Andrew Stacey


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Andrew Stacey
Information about my research, teaching, and other interests.

By: Andrew Stacey
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Andrew Stacey


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Tue, 10th Aug 2010 (HowDidIDoThat :: LaTeX)

My Class File

I use a single class file for all my LaTeX documents. This class file sets up some options before calling a real class file, depending on which options it was passed. This allows me to do the following:

  1. Swap class files without rewriting vast swathes of my documents (necessary when submitting articles to journals).
  2. Maintain different versions of the same document without changing the document (useful when doing beamer presentations).

The file itself can be downloaded here.

It is extensively commented, but the comments really only pertain to how things were done so aren't useful for finding out how to use it. On the other hand, it's hard to imagine anyone wanting to use this as is, but rather that someone might want to steal bits of it for their own use. However, without knowing what it's for, it's hard to know which bits might be worth stealing. So what follows is intended more as a treasure map than a guidebook.

Swapping Classes

As said above, this class was designed to overcome the problem of maintaining similar versions of documents; either through swapping class files or options to a particular class file.

The main problems with swapping class files are:

  1. Different ways of inputting the data required for a title page
  2. Incompatibilities with other packages

The first is simply irritating. The second is actually a bit beyond irritating; many journals provide - in their class file - a set of useful macros. The problem is that I have my own set of useful macros and there are often conflicts. Sometimes there are conflicts with other packages, but the journal class file may not provide a complete replacement for the other package, or may not provide quite the same commands.

In this class file, I deal with the title page and with package conflicts; I leave the issue of replacements for the package which holds all my useful macros. The method I use for solving the title page is to provide new commands for entering this data which give me a way to package it appropriately to the class chosen. Thus the start of one of my articles will look like this:

 \documentclass[%
  a4paper,%
  %draft,%
  arxiv,%
  defaults
 ]{myclass}

 \mybibliographystyle

 \mytitle{Comparative Smootheology}

 \myauthor{Andrew Stacey}

 \myabstract{%
  We compare various different definitions of ``the category of smooth  objects''.
  The definitions compared are due to Chen, Fr\"olicher, Sikorski, Smith, and Souriau.
  The method of comparison is to construct functors between the       categories that enable us to see how the categories relate to       each other.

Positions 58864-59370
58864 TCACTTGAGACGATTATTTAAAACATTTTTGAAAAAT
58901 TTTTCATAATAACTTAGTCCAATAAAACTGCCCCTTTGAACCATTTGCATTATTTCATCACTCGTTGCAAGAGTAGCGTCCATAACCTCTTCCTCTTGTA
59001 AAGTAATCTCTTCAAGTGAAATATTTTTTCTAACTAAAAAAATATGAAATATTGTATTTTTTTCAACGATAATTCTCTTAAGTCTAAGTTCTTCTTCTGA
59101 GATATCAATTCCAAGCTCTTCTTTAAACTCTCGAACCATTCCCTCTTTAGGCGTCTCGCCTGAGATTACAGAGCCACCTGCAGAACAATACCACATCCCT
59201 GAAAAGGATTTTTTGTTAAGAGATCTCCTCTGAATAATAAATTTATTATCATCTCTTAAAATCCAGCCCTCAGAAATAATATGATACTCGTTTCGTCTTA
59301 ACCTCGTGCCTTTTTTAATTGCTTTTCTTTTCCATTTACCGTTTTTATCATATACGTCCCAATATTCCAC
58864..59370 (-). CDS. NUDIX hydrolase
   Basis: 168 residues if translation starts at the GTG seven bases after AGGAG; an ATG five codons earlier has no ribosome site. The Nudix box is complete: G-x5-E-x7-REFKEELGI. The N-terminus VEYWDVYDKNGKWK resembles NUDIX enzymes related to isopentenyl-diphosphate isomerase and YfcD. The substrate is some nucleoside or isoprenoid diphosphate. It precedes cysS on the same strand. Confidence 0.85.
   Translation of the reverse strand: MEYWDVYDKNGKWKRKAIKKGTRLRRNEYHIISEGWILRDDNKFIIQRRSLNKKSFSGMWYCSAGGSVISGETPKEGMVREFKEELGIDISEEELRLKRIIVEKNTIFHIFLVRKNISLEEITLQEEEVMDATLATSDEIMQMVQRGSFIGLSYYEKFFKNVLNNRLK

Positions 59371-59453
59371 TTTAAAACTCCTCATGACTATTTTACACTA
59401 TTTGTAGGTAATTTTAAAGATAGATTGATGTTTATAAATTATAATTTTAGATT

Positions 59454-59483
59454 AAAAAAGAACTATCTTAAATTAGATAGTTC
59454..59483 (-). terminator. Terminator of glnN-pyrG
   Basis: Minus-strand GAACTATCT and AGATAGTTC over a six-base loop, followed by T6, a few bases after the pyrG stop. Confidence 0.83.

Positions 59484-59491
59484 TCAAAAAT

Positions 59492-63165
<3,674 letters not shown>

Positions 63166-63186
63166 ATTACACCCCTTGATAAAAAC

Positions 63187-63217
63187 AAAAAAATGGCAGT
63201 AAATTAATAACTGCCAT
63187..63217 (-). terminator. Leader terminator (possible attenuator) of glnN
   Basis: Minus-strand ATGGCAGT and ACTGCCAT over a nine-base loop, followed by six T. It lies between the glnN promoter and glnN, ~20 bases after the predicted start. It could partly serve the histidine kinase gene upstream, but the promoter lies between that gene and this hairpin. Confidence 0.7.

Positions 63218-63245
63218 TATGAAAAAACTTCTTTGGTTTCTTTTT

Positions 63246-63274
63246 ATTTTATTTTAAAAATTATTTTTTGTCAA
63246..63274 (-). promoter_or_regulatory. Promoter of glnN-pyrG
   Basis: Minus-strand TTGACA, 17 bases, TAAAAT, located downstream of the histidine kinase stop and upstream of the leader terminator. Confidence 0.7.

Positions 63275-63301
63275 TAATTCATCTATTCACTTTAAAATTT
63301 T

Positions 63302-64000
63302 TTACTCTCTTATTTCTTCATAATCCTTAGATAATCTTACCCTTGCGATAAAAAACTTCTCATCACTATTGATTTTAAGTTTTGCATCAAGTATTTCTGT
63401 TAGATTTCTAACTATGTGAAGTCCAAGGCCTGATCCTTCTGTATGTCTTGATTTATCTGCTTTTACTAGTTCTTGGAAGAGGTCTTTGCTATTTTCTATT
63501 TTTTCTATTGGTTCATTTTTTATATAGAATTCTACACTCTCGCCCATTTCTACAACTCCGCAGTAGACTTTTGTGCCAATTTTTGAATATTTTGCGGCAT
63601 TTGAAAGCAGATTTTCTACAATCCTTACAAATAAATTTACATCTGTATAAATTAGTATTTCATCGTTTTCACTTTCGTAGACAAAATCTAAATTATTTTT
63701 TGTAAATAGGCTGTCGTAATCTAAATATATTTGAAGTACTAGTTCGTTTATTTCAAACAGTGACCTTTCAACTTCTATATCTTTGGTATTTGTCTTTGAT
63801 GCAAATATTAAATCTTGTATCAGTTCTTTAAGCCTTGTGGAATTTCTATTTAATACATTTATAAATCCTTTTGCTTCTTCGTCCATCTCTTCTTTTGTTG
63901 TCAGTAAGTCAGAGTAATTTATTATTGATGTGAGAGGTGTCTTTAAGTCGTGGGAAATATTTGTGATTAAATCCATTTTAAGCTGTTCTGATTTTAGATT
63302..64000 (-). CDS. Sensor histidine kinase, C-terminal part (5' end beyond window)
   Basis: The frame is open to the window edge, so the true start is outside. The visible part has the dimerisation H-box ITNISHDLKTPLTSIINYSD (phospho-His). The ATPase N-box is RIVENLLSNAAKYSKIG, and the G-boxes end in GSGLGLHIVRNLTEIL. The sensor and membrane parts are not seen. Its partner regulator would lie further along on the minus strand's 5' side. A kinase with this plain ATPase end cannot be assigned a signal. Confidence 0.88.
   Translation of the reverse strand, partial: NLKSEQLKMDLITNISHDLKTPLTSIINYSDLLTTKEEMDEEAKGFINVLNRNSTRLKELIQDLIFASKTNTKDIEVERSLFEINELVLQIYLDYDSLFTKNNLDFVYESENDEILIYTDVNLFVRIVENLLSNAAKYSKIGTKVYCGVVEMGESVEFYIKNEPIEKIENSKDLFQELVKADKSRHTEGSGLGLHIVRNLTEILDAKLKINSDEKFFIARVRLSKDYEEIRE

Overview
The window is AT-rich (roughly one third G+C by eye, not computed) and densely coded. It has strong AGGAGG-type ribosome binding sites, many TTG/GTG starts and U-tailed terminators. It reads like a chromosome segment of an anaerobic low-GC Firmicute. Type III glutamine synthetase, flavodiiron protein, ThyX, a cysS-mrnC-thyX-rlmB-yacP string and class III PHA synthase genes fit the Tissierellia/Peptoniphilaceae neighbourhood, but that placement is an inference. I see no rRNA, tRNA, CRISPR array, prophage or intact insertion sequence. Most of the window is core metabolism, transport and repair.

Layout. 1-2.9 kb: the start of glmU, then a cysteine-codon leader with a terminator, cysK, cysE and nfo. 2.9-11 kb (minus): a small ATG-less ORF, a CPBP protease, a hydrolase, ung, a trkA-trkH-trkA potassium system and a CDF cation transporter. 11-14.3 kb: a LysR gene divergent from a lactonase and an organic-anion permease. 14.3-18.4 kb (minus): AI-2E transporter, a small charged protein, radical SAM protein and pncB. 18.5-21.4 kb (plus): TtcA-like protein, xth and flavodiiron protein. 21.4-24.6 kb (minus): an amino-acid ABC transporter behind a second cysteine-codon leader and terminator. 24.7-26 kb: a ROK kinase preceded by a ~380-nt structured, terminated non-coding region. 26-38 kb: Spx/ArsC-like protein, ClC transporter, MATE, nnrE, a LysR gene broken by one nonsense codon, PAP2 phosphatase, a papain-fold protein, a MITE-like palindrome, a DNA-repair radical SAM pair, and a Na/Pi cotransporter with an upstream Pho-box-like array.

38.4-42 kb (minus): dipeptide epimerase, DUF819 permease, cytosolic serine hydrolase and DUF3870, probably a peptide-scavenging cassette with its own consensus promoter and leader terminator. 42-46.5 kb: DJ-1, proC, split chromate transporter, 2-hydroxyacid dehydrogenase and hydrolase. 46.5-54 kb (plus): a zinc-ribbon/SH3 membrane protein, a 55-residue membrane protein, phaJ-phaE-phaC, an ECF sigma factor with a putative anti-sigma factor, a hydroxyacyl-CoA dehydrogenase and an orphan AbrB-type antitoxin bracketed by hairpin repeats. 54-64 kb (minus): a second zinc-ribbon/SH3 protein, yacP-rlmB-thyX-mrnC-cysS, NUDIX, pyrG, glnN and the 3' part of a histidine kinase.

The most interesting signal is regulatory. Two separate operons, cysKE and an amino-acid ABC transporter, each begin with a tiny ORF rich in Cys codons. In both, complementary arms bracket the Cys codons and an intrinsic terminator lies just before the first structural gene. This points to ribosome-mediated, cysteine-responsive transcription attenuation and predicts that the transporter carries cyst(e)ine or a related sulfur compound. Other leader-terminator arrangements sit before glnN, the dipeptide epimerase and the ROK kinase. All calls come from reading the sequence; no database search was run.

This produces a diagram of categories with the category of      Fr\"olicher spaces sitting at its centre.

  Our method of study involves finding a general context into which these categories can be placed.
  This involves considering categories wherein objects are considered in relation to a certain collection of standard test objects.
  This therefore applies beyond the question of categories of smooth spaces.
 }

 \begin{document}

 \mymaketitle

Depending on the option passed to the class, the article details, the author details, and the rest, get passed to the real class in the appropriate way. Adding support for a new class file is reasonably straightforward, but obviously I only have done those class files that I've seriously thought about using. Currently supported options are: lms, compositio, amsart, amsproc, docmath, cmh, jdg, hha, article, arxiv.

Each option can also suggest a list of packages to load or not to load. After the main class is loaded, this list is looked at and if a package is requested and not suppressed, it is loaded. Thus, for example, by default I load the pxfonts as I prefer them to Computer Modern. But the hopf electronic archive does not support these fonts so I have to suppress loading this package when compiling for that archive. In a similar vein, when writing exams for my university, I have to write versions in two or three languages. Admittedly I tend to keep the versions in separate files, but simply specifying the option bokmal saves me having to remember what the exact packages and options were for that language.

The fig, figdraft, and fignodraft options are similar. Each requests that certain packages be loaded with certain options.

Different Versions

My lectures are now done as beamer presentations. To keep a uniform look, I have all the lectures in one document and use the \lecture command to separate them. So to compile a lecture, I need to tell beamer which lecture to use. Rather than modify the file each time, I create a family of symlinks with name in the format lecture.beamer.2010-08-23.tex. This class file then checks the jobname to see what mode to use (beamer in this case) and which lecture to produce (2010-08-23 in this case). Thus producing a different format or a different lecture is as simple as latexing a different file. This also works if the date is missing meaning that different formats of the same seminar can be done similarly.

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Last modified on:
Tue, 10th Aug 2010